January, 27, 2010
DeKalb, Ill. – Officials at Northern Illinois University welcomed news from Gov. Pat Quinn Wednesday that he has released $10.3 million for construction projects. The money will be used to address two of the most pressing space issues on campus – repurposing Cole Hall and renovating the Stevens Building.
The funds were approved as part of the state’s capital spending appropriation passed in July 2009 – the first such bill in nearly a decade. The money became available from recent bond sales by the state.
Cole Hall has remained closed since Feb. 14, 2008, when a gunman opened fire on a geology class, killing five students and injuring 19 others. The Stevens Building, located just a few yards south of Cole Hall, is home to the university’s Department of Anthropology and its School of Theatre and Dance. The building has been deteriorating for decades and has been at or near the top of NIU’s capital request list for nearly 20 years.
“Soon after the tragedy of Feb. 14, 2008, we came to the realization that any comprehensive healing process on campus must incorporate efforts to repurpose Cole Hall. With today’s announcement we take great satisfaction in knowing that we are one step closer to reaching that goal,” NIU President John Peters said. “We are also pleased that, after so many years of hoping and dreaming, we can begin to address the deplorable state of the Stevens Building.”
Plans unveiled at a news conference held by university officials provided details about the Cole-Stevens Complex project.
The project utilizes a plan for Cole Hall that includes transforming one of the building’s 1960s-era lecture halls into a state-of-the art learning environment, while converting the auditorium where the shootings occurred to flexible, non-classroom space. The exterior of the building and all common areas also will get a facelift, and all of the major mechanical systems will be upgraded. The plan, unveiled in 2009, is in line with campus consensus for the future use of the facility, based on extensive feedback.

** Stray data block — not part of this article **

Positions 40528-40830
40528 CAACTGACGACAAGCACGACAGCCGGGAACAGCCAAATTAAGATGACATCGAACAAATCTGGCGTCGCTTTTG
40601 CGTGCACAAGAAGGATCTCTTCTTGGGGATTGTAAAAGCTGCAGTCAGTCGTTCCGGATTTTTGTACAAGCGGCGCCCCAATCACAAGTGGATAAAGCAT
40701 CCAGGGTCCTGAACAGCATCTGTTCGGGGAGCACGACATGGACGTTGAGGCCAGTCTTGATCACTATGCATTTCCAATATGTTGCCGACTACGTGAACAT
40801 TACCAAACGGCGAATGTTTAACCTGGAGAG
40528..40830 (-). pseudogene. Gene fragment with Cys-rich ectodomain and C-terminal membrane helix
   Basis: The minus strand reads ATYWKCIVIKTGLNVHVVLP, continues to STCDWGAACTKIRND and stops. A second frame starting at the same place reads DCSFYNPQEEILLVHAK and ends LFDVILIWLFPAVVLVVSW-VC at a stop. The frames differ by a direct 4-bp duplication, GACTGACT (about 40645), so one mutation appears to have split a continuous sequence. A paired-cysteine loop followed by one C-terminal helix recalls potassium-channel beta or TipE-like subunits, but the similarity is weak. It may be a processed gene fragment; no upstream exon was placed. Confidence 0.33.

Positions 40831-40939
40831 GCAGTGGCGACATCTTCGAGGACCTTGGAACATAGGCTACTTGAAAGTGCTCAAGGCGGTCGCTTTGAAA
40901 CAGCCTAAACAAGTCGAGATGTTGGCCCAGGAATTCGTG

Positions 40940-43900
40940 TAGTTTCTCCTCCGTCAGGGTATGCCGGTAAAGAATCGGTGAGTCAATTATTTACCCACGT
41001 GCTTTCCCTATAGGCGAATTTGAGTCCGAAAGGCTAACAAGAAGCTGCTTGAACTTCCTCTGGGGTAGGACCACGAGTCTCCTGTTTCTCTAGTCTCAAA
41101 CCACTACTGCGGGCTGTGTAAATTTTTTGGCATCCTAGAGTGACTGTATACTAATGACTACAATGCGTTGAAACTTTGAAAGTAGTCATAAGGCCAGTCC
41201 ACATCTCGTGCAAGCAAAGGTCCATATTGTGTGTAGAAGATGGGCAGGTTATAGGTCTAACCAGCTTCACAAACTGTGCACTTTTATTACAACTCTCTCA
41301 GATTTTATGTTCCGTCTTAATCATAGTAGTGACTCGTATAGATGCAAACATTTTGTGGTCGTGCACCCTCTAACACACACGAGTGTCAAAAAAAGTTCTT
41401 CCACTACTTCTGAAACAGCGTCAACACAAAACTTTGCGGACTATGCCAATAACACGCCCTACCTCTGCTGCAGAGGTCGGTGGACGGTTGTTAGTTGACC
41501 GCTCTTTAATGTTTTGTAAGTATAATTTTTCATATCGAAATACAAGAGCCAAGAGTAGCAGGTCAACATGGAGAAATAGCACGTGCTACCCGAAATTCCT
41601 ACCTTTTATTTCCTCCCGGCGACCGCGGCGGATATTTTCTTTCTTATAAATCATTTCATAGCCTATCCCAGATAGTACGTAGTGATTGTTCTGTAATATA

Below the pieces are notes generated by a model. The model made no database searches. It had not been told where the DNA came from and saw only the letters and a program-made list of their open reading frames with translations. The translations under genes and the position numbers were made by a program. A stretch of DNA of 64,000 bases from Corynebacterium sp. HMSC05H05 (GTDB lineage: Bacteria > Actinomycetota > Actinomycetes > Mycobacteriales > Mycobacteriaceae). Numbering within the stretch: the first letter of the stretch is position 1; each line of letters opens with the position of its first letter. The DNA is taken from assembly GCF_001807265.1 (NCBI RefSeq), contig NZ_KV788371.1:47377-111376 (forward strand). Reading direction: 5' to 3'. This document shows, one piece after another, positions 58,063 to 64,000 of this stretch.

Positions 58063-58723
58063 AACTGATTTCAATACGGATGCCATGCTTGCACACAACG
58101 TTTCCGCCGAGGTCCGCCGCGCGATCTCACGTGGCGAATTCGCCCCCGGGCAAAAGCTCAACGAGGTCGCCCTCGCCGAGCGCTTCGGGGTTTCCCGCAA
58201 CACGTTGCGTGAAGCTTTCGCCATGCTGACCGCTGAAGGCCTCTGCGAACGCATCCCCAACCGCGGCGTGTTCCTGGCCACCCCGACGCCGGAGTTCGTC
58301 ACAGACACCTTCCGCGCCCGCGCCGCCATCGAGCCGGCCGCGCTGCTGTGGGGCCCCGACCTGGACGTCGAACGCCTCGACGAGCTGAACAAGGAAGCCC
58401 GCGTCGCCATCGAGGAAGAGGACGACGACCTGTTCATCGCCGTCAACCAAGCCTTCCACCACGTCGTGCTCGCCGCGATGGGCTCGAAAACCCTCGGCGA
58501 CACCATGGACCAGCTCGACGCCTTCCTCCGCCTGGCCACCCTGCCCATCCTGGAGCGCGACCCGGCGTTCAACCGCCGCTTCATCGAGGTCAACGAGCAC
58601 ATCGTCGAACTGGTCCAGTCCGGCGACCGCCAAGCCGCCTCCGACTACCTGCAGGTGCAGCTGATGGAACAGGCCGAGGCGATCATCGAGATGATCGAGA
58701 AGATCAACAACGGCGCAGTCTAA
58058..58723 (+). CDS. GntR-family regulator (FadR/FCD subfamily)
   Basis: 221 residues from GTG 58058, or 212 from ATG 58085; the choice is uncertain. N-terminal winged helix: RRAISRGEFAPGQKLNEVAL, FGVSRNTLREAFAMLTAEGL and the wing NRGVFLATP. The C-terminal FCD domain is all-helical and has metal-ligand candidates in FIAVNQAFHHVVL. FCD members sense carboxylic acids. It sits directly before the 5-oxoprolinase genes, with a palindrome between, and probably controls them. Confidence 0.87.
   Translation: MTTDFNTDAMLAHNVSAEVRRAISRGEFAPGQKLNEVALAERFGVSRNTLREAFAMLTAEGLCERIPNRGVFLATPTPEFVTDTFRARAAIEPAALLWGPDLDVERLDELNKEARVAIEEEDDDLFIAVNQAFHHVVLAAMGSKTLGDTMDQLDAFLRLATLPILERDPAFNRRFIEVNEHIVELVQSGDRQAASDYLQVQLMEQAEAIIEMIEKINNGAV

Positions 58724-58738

The lecture hall eliminated from Cole Hall will be replaced by a new venue, which will be attached to Stevens Building. Located at the far end of the north wing of the building it will be capable of hosting classes of 200 to 400 students and will boast the latest teaching technology. Money appropriated by the state for Cole Hall, includes construction of the new hall.
Incorporating the auditorium into the Stevens Building overhaul (for which the state appropriated nearly $22 million) will be far less expensive than creating a new freestanding building, officials said.
“We are delighted that the state is providing funds in a way that will allow us to coordinate these two projects,” Peters said. “From the outset we have been looking for a way to preserve classroom capacity on the central campus. This option makes sense logistically and financially.”
The university is eager to get the new lecture halls online. Cole Hall was home to two of the largest, most heavily utilized lecture halls on campus, and the loss of those facilities (as well as specialized classrooms and labs in the basement) has created tremendous logistical problems. Large lecture classes were squeezed into smaller spaces on campus, displacing medium-sized classes, which in turn displaced smaller classes, and so on.
“It is difficult to overstate the impact that taking Cole Hall offline has had on the scheduling of classes around campus,” Provost Ray Alden said. “We are delighted that these funds have been released, and we look forward to the day when our academic facilities are back at full strength.”
If state funding remains timely, the university should have crews working in Cole Hall by late summer 2010, with a target of reopening the new lecture hall for fall 2011. The timeline for the non-academic portions of the building will not be determined until the university finalizes plans for the space.
“We are examining a number of options, analyzing which best serves the long-term needs of the campus,” Peters said.
Similarly, no timeline was announced for the new lecture hall attached to Stevens, as the university is still devising plans for how to best incorporate it into the larger rehab project.
Rehabilitating the Stevens Building has been considered a priority on campus for nearly two decades. The building’s heating, cooling and ventilation systems are on the verge of failure; plumbing and electrical systems have become outdated; portions of the roof are beyond repair; portions of the building exterior are crumbling; and many of the classrooms, work spaces and other facilities within the structure are no longer adequate for their intended uses.
“Overhauling the Stevens Building will be a major undertaking, but it is exciting to know that we can begin planning in earnest to bring the quality of that facility up to a level that reflects the excellence of the programs it houses,” Peters said.
Joe King, NIU Office of Public Affairs